A different approach to improving a computer's performance is to add extra processors, as in symmetric multiprocessing designs, which have been popular in servers and workstations since the early 1990s. Keeping up with Moore's Law is becoming increasingly challenging as chip-making technologies approach the physical limits of the technology. In response, the microprocessor manufacturers look for other ways to improve performance, in order to hold on to the momentum of constant upgrades in the market. A multi-core processor is simply a single chip containing more than one microprocessor core, effectively multiplying the potential performance with the number of cores (as long as the operating system and software is designed to take advantage of more than one processor). Some components, such as bus interface and second level cache, may be shared between cores. Because the cores are physically very close they interface at much faster clock rates compared to discrete multiprocessor systems, improving overall system performance. In 2005, the first personal computer dual-core processors were announced and as of 2009 dual-core and quad-core processors are widely used in servers, workstations and PCs while six and eight-core processors will be available for high-end applications in both the home and professional environments. Sun Microsystems has released the Niagara and Niagara 2 chips, both of which feature an eight-core design. The Niagara 2 supports more threads and operates at 1.6 GHz. Highend Intel Xeon processors that are on the LGA771 socket are DP (dual processor) capable, as well as the Intel Core 2 Extreme QX9775 also used in the Mac Pro by Apple and the Intel Skulltrail motherboard. With the transition to the LGA1366 socket and the Intel i7 chip quad core is now considered mainstream and the upcoming i9 chip will introduce six and possibly dual-die hex-core (12-cores), processors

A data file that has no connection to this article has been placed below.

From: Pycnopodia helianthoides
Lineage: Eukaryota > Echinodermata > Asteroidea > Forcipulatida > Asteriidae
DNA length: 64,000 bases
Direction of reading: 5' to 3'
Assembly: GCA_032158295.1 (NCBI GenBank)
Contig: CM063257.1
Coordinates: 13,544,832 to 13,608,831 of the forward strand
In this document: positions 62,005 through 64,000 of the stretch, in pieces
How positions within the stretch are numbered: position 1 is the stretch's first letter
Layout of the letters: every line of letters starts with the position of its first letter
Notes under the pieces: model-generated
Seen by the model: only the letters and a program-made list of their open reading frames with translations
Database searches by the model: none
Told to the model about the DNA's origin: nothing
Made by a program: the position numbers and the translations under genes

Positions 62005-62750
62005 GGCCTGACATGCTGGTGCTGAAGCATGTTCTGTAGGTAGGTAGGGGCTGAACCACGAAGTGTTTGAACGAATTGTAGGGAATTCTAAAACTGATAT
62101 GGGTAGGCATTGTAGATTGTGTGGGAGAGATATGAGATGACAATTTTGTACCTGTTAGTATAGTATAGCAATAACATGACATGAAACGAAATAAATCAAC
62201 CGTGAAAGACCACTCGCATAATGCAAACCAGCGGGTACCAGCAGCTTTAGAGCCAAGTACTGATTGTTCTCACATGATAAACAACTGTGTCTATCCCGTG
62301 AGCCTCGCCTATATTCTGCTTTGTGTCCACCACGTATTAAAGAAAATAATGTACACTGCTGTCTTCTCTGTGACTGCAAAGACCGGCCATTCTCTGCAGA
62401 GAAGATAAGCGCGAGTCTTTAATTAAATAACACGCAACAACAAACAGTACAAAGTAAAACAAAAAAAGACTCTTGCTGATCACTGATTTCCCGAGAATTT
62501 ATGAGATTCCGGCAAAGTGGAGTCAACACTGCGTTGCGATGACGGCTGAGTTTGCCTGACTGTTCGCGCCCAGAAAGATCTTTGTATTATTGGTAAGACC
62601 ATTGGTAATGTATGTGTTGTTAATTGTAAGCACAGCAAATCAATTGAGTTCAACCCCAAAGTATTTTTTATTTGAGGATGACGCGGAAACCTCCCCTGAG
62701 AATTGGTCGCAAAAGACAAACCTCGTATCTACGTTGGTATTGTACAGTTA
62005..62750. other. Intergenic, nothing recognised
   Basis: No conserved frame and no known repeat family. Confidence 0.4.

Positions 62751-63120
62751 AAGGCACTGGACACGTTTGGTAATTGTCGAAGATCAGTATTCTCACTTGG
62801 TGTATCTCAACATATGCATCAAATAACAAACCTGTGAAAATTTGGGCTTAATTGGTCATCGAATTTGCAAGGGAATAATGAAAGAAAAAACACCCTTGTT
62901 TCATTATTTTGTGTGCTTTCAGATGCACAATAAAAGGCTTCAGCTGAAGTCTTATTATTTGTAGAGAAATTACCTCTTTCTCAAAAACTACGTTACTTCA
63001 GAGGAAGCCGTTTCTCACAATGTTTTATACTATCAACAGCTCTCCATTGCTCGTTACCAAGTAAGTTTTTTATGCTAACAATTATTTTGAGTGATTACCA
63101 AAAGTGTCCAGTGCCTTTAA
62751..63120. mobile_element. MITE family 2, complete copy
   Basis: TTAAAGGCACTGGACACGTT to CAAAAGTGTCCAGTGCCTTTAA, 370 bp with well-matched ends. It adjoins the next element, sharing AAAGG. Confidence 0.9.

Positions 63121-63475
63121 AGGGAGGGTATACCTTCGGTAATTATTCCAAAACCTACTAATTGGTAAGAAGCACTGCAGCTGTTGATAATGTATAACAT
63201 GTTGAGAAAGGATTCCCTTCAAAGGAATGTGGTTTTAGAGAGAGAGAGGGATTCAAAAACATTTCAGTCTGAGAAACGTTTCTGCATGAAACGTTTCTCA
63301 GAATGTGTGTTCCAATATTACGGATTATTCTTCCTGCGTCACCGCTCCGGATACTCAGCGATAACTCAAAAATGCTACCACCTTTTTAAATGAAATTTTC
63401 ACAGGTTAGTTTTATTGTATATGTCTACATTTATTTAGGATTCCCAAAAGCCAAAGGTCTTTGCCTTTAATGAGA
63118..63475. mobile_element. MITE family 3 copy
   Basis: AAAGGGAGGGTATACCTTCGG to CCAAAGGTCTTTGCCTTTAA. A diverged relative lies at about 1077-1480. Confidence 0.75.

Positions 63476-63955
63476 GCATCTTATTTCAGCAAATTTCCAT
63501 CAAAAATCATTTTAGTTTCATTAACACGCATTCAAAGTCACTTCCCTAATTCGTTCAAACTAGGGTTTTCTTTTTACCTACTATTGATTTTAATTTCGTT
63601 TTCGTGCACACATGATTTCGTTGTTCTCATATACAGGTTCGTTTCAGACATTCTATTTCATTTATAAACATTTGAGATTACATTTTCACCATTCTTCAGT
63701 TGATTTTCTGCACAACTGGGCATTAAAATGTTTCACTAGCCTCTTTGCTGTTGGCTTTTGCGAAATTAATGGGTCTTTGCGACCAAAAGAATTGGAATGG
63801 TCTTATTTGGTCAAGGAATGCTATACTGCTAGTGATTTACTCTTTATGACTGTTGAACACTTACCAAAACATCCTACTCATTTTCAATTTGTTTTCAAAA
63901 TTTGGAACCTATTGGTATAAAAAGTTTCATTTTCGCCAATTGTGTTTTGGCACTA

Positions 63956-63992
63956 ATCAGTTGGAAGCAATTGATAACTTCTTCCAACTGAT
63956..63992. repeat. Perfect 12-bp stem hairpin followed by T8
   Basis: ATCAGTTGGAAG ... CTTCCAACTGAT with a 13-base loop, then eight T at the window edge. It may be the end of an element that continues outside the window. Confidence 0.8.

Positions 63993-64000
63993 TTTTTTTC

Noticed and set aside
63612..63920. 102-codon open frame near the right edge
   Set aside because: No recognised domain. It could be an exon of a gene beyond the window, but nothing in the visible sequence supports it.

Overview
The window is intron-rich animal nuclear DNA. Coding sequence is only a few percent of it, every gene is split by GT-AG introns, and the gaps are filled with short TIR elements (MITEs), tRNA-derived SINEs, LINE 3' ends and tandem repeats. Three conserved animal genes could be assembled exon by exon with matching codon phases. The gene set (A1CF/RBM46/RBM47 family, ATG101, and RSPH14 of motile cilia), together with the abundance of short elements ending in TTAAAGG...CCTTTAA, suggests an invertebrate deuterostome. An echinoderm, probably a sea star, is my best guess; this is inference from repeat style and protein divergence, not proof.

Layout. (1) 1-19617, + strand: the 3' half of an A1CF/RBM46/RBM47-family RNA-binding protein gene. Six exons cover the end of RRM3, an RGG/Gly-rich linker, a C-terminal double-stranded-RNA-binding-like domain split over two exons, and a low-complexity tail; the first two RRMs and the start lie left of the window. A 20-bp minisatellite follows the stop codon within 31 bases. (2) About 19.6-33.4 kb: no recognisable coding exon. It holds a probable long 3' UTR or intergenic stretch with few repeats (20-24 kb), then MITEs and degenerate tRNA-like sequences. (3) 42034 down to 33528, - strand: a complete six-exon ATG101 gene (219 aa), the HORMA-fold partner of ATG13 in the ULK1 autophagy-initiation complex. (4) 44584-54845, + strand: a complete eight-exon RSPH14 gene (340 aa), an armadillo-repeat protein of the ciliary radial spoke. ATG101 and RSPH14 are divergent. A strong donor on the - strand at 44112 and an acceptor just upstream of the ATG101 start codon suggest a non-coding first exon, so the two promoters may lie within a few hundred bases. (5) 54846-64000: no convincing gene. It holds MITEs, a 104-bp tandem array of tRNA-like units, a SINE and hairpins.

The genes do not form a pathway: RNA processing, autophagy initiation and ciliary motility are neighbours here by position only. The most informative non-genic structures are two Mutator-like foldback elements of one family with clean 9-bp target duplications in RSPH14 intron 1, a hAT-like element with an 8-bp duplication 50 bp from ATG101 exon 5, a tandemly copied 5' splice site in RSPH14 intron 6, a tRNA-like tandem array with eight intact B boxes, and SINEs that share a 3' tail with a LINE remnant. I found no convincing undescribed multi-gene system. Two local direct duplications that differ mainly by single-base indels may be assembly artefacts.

Though the term "microprocessor" has traditionally referred to a single- or multi-chip CPU or system-on-a-chip (SoC), several types of specialized processing devices have followed from the technology. The most common examples are microcontrollers, digital signal processors (DSP) and graphics processing units (GPU). Many examples of these are either not programmable, or have limited programming facilities. For example, in general GPUs through the 1990s were mostly non-programmable and have only recently gained limited facilities like programmable vertex shaders. There is no universal consensus on what defines a "microprocessor", but it is usually safe to assume that the term refers to a general-purpose CPU of some sort and not a special-purpose processor unless specifically noted.
Reference of the data was taken from the trusted site of the world for eg:www.wikipedia.com, www.howstuffworks.com, www.descovery.com
“8080A-8085 Assembly Language Programming” Lance A Leventhal "Microprocessors and Microcomputers--Hardware and Software" Fifth Edition by Ronald J.Tocci ,Prentice Hall, Upper Saddle River, New Jersey.
“Microprocessor Fundamentals” Second Edition by Roger L. Tokheim “Access 2000 For Windows For Dummies –Quick Reference “by Alison Barrows“Mastering VB6 “ by Evangelos Petroutsos
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“The Complete Reference VB6” by Noel Joke Murach’s VB76” by Ed Copp,Anne Prince and Joel Murach Information gathering and data analyzing was due to team efforts of all the participants and under the guidance of our professor of Thakur polytechnic